If you are ever taken hostage by robbers, you had better make your move to free yourself before the police show up.
At least that is the lesson from what has been said by the surviving family of Misty Holt-Singh.
Three days ago the one surviving bank robber pleaded not guilty in court (source). One of the charges against him was murder. Since the death occurred because he was committing a crime, I think the charge is just. But he didn’t shoot Holt-Singh and neither did his dead partners.
From KCRA-3: “Attorney for Singh family: Officers used unreasonable force.”
Paul Singh, stood next to his attorney while they discussed recent developments in the investigation during a news conference on Thursday. Family attorney Greg Bentley said that protocol calls for discriminate gunfire and described the 600 bullets shot into the suspects’ vehicle as excessive.
“Chief (Eric) Jones confirmed 33 officers fired 600 bullets with full knowledge of a hostage inside the vehicle,” Bentley said. “That is excessive and unreasonable force.”
Bentley continued: “You don’t shoot unless he or she has a clear shot of the bad guy (and) not when a hostage inside.”
Police have defended officers, saying they were under constant fire and worried the violence would escalate.
Bentley said that video footage from the Stockton bank was shocking and shows Misty Holt-Singh pleading with kidnappers to let her go because she has a family.
The police have claimed shooting at the car was justified because the police were concerned about the possibility that the robbers would take other hostages. But as risks go, how does that possibility compare to the fact that they were shooting at an innocent person? Surely any claim to be concerned about future hostages should only remind us that they decided not to worry about killing the actual hostage the robbers had taken.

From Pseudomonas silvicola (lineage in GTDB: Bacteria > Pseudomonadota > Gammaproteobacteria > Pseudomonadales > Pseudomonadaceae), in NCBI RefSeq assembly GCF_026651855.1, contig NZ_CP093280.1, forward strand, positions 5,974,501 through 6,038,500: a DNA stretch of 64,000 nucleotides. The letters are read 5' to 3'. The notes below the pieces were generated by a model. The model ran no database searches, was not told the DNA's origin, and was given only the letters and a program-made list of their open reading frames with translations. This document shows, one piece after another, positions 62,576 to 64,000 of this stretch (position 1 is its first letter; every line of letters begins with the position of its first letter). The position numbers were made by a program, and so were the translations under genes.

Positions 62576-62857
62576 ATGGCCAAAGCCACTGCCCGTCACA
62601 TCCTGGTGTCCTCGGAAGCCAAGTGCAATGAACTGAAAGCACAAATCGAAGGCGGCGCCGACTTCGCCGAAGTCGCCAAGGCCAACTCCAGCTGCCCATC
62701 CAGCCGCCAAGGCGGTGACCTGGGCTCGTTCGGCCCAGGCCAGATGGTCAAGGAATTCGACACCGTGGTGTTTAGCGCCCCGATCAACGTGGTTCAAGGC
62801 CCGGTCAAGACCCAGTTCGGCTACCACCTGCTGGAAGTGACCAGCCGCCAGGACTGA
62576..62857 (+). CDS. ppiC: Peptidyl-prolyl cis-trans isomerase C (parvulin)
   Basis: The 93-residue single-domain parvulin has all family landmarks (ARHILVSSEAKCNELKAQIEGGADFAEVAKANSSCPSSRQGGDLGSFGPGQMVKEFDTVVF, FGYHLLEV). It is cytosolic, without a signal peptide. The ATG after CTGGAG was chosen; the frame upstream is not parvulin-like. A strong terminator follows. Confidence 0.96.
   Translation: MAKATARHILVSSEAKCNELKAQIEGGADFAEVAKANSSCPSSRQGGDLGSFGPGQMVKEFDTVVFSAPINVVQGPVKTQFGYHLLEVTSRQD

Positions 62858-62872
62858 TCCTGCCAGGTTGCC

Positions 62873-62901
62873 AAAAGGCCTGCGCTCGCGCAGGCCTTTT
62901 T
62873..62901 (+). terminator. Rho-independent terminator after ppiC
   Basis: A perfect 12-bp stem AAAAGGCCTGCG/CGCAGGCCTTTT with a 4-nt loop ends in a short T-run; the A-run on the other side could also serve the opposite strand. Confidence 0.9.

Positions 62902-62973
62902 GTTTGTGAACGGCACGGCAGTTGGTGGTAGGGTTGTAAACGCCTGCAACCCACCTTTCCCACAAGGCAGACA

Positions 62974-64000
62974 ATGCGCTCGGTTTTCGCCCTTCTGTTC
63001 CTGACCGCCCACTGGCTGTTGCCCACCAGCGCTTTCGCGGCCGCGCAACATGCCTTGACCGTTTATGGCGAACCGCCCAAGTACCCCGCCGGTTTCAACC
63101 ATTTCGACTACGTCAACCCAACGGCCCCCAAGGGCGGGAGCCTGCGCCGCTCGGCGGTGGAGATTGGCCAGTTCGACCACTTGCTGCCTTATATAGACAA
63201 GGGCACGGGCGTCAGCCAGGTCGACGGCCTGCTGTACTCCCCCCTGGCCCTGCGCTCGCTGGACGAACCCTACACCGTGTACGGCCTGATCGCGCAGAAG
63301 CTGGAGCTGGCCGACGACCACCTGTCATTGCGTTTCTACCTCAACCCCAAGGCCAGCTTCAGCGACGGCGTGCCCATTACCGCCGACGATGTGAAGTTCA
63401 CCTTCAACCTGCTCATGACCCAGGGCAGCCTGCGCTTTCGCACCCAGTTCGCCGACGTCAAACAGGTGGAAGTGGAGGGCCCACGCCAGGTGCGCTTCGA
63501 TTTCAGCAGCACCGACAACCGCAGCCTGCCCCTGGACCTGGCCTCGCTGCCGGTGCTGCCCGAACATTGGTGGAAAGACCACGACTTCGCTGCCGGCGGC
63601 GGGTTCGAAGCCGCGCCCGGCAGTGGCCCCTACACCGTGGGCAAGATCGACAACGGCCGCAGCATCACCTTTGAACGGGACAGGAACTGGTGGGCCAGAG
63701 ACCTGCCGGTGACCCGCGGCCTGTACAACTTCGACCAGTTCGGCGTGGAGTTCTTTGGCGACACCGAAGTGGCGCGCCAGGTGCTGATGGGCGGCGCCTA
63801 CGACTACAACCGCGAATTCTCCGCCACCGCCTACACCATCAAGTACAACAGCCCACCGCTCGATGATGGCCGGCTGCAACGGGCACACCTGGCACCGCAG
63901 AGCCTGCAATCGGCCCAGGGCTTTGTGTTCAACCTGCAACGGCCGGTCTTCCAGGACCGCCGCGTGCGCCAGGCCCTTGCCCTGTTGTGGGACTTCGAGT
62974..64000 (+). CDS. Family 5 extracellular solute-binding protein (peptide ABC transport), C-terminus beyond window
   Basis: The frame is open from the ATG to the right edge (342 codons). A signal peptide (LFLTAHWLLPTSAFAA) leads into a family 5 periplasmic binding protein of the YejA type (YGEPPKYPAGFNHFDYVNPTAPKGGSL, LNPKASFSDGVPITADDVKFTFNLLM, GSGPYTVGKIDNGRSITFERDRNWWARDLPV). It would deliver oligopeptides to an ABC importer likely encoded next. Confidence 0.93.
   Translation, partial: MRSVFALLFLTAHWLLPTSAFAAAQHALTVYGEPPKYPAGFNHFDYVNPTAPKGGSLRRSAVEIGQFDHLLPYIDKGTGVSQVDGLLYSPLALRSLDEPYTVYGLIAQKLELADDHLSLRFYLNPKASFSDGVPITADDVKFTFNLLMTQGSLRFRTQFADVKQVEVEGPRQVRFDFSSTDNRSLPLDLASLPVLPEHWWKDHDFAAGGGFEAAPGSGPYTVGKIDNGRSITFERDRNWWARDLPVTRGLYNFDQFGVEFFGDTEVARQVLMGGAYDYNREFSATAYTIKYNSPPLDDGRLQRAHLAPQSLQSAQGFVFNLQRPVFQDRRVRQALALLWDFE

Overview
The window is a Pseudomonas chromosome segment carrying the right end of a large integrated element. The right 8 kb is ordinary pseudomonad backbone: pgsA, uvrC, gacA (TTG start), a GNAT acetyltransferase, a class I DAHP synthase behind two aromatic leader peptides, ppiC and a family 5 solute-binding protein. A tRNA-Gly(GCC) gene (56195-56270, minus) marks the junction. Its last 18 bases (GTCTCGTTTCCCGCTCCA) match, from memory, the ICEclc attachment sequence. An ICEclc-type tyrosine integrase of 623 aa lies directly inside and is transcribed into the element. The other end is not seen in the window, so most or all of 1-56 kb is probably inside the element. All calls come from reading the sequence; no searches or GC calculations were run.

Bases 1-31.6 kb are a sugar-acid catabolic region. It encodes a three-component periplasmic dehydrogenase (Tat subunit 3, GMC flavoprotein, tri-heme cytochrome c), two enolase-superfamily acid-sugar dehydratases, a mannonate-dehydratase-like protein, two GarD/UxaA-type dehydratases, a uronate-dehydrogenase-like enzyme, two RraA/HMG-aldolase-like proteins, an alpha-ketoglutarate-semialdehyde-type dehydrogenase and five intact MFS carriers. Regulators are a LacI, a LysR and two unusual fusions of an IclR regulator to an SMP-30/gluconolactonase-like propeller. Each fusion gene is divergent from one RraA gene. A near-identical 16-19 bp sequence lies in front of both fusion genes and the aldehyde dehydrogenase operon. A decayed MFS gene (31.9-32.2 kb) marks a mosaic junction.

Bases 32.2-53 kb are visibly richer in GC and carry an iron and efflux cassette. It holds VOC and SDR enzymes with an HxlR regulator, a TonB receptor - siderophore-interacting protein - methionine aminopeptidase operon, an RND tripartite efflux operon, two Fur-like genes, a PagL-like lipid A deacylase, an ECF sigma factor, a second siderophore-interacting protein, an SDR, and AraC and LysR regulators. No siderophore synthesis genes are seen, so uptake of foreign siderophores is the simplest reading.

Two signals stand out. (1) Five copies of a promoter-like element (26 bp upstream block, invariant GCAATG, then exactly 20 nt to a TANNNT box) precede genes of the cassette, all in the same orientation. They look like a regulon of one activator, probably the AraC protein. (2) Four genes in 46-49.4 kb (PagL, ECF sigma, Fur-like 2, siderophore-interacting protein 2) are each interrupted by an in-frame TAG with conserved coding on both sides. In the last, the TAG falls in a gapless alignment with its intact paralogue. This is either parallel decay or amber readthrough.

According to the lawyer, the proper procedure would have been to back off and allow the police helicopter to track the getaway vehicle. Why did the police not do so?
There may be a way to justify firing on a car containing a hostage and killing her in the process of killing some of the robbers, but there is no way to claim that such an action is heroic. In the movies and television, cops are constantly trying to save the innocent victims.
In real life, not so much. Perhaps that is simply the way the real world has to be. But I notice plenty of times that we are expected to regard policemen as heroes. That doesn’t work. If they want to be considered heroes, they need to do something heroic.
Save the hostage; don’t shoot her.